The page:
Logo Design 101

Lesson 19 of 22

Logo Standards

 

Logo Design 101

Lesson 19 of 22

Logo Standards

 

Lesson Info

Logo Standards

All right, let's, talk about, uh, logo standards. Um, and this is something that even its not in your initial proposal or contract you should make. You should have that conversation with, um, and recommend that they recommend that they do it. Like I said it. It doesn't necessarily have to be a part of initial contract, at least something that they sign off on. Uh, but you can, as a part of that proposal, you know, after final artwork is delivered, a refugee of my decision for the logo concept was strongly recommend. But you, you know, you do basic standards, guide, and especially in the scenario, you just mentioned where they don't have an in house designer. So this logo was going to go in the into the hands of, you know, everybody that works with their logo to present to you, produce any type of marketing materials, or, you know anything if it's not done in house, it's, you know, it's going to touch a lot of different hands. So, um, you know, branding is, is that almost as much about ...

consistent, that consistent use of stuff that's been designed as it is the design of stuff itself, um, and, you know, there is a real danger of if you don't have guidelines if there aren't you know rules that you you know you enforces faras how things get I mean you know world designers is like if you give me something design it's like I want to change it I want to make it better you know um so there's always that you know there's always that tendency and you know you have tow er have to create some standards if if it's going to be used consistently so um also color standards are something that they want your guide is going to be use its guidelines so we'll have like clear like defining clear space color standards what the colors are um there's also some like do not do this like these air unacceptable things you cannot you know ways you cannot change or use the logo and then a type font recommendation that's beyond you know, maybe the type fonts that you're using in logo right? So anything this is this isn't really like a branding style guy it's it's basically and I like a logo usage you know more of a logo standards guide of how the logo confuse brand brand guys a little bit more comprehensive work gets in the style of photography and actual like verbal messaging and things like that that actually lots of good most companies now have like their brand guidelines and identity standard manuals online and pdf just so that they don't have toe you know, just so they can say it's on the web site you know, go go under this tab and grab it so that it doesn't take up any of their time, you know, getting it out to clients so there's lots of good examples out there um, so first you want to page that extent that, um basically establishes a clear a clear space, an area that you know, when you're placing photographs or type or something extra logo it's like you cannot get any closer to this, andi, I probably air on the side of you no more than less on dh usually which I didn't like what it wasn't good example for this, but usually that space you're goingto base on something in that like the height of a lower case letter or the haif of ah, you know, the height of the icon or something that they can run, you know, that's easily relate o relatable to in the logo itself, um said especially in the scenario where it's not going, teo uh and the nest designer it's going to go out of house for a lot of different things and you you don't know what you know what the level of designer uh, is this gonna work with it? What the application is, um so you don't want them changing colors or doing great in oak radiance or rainbow backgrounds or whatever um you know you don't want them like adding drop shadows to it on brother you know any other facts that they can just manipulate it in in the software uh you don't want to change the proportions so you know they can't like skew it you know, skewed horizontally or vertically to make it fit of space you don't want them adding any secondary elements that you know behind it or around it or whatever that make it look like those or part of a logo you don't want him to rotate or changed the original access and you don't want them tow you know, add outlines and things like that um so you're just gonna have to once you know, your client and what they use their little go for just think through someone and you know just at least do the standard things and there's something else based on who they are the types of stuff they do you could you know you could add to this but it's it's kind of the general um from the general things um color standards um you want to specify um the colors for um coded and uncoated paper um and then you want to pick those from the pantone guides um and then also put what the process equivalent of the process build to match the colors um you could put rgb um I don't but um you know, I just wantto be more complete you can do that I mean when it's open and converted to our gp, those values are going toe translate as well but uh it's kind of up to you it certainly wouldn't hurt again make sure the colors and your love and your print logos that you're presenting match those colors is closest possible you know, from whatever laser printer were in cheddar whatever method you're using to print those you want you want those colors to be dead on because that's important you know, brandon component and the colors they see are the colors that they're expecting when they you know, they're goingto uh they're going to marry themselves to these colors and so they don't want to find out that you know, we caught the real colors are actually slightly different than this um of course I think you know, one hadn't praying things that would become an issue um just some basic, uh applications the logo and black and white and the two you know, how many colors you're two or three or how many colors that you're specifying, you know the best case scenario version of the logo the color version of logo how many colors that incorporates then actually looking at it if they're scenarios where you know needs to be dropped out of a photo where it needs to be reversed showing that and then showing it like a version of the original two color version if it's against a light background or its skin you know that's against the dark background sorry to those there and then um acceptable like one color uh one color versions like the ones on the right where you're actually, um you only have one color, but you're, uh you might or you might not have a choice of the second color that you know there's, a color background that you're having to work with. So if you print the logo and so it's a way to get like it's also a way to get like three colors out of two or use the ground is color if you're flooding the background with the color, um then you can use the cut one of the colors from the logo and dropout type whether or not you know that might be something you don't want them to do but also, um gives them some flexibility if you do have a color that our logo that has limited colors and then um lastly, you want to pick either typeface or couple typefaces that look good um for secondary type, you know, like for burt was it would be in a brochure or, you know, even like that you would use in the type for cover letter you want to go through and find type that both er you know that probably contrast, but also complements the logo and obviously because it's going to be used for text, you wanted to be something that's, you know, that qualifies as a text. Uh, thought that's easy to read when it's reduced to a small size. So it can't be sara for sand saref. You don't want to have anything that's, you know, has a lot of detail to it. No display typefaces or anything like that. Um, the other thing is that you probably, um, first want to look at what our common system fonts across both platforms because particularly, you know, if it's a small client and you have concerns about them, like implementing this, too, you know, and basically, you know, being able tto police this on their own to begin with, and you create that, you know, that creates more work for them, or more responsibility is less likely to get adapted. So and the other thing is, like, you know, if you specify a thought that they have to purchase, um, well, then they have to purchase that for every computer that they have, which if unless it's an inexpensive font, you know, it might be talking about thirty you know, thirty dollars amore per person and I can tell you, you know, once they do the met once they do the math on how much going to cost implant a new font you know, for just for tax purposes that's probably not gonna happen, so the first place I would look is look too common you know, system fonts, ariel and some things like, you know, some some common fat's not assert times roman everything that butt stuff issue no is his system thoughts on windows and and macintosh to see if you can make that work because that's more likely you know, to be adapted if it's something that they don't have to take an extra step in an extra expense but you want to do this and again, you might wantto, um you might want to have, you know, two typefaces you kind of have to gauge your gauge, your client what, what they you know, what they do and how sophisticated they are, they're marking materials and so forth. But again, what you're what you're trying to avoid is basically have them to use any typeface they want, you know, for headlines on whatever in conjunction with the logo, because again, it just, you know, you've worked hard to create a nice logo and put these standards in place and if they follow these you know fairly closely, they're goingto have a consistent brand look. But if you know, they start using everybody, is this this? Whatever. You know, the typeface of the month is or whatever, they're going to be all over the place. So you kind of need, you know, when you're you know, when you're presenting this, or even when you're having talks about the standards manual it's, like, listen, you need this consistency is every bit as important as you know, the new design that year, a new design that you're adapting.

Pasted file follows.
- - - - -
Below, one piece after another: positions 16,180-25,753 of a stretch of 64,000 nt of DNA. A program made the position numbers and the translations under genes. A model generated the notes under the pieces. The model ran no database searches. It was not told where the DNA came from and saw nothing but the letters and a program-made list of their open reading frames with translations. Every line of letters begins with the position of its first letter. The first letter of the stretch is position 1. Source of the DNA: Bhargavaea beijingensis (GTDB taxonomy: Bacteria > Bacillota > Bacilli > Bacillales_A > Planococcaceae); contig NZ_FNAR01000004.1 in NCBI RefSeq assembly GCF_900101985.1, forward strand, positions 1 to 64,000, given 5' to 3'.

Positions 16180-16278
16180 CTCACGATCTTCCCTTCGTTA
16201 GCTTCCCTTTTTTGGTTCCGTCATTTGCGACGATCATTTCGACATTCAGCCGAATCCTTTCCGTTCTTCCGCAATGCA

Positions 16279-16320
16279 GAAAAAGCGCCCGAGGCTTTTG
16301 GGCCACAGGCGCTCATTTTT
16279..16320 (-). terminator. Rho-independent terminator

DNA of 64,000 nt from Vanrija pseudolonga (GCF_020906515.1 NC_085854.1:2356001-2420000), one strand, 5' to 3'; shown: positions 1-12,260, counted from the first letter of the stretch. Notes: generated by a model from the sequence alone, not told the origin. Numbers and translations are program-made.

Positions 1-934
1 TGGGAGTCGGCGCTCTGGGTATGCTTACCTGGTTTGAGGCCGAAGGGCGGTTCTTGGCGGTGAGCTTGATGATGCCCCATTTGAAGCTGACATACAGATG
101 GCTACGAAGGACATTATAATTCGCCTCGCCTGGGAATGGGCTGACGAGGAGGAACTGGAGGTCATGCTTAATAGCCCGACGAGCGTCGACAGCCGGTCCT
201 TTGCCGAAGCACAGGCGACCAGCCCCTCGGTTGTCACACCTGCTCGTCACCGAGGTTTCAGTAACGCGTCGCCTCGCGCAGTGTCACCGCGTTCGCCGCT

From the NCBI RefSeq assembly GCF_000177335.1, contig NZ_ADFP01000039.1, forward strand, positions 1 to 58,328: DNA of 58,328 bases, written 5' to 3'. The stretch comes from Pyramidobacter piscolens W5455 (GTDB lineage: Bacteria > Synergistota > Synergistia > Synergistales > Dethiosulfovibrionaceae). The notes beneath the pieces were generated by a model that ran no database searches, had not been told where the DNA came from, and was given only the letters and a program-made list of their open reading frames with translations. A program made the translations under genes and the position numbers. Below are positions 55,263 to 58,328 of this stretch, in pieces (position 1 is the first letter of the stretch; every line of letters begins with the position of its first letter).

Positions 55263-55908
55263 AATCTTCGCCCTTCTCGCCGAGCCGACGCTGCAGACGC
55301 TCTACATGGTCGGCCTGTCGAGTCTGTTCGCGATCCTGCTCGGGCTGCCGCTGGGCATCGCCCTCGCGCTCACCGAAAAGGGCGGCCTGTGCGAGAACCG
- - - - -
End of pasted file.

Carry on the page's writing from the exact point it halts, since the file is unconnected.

Class Description

A logo is a visual representation of a brand. And when you are relying on one single physical identifier to encapsulate a brand - the stakes are high. Find out what you should know in Logo Design 101 with Tim Frame.

Tim has been in the branding business for more than twenty years. He’s designed logos, icons, brand identity systems, and retail graphics for companies of all sizes. In this class, he’ll teach you the complete process for creating an effective logo – from start to finish. 

You’ll learn about:

  • Researching and gathering relevant info
  • Concepting, refining, and rendering a design
  • Producing identity standards and basic style guide
  • Considerations for making color decisions

You’ll learn about the four primary logo types and the strengths of each style. You’ll also explore how to work with Adobe Illustrator to produce a logo that can be used in print and online.

Logos are a core part of every brand identity, learn how the experts conceive, develop, and produce them in Logo Design 101 with Tim Frame.

Reviews

a Creativelive Student
 

It's an excellent beginning class, as is stated by the instructor during his introduction. This class has several facets, and only someone with zero knowledge would need them all. There were some really wonderful information shared on how to ferret the needed information on the clint and competition. If you are looking to better serve a client this is a great class. For those looking for an advanced class this would not be a good fit, as this is only a beginner class.

saeed alqaydi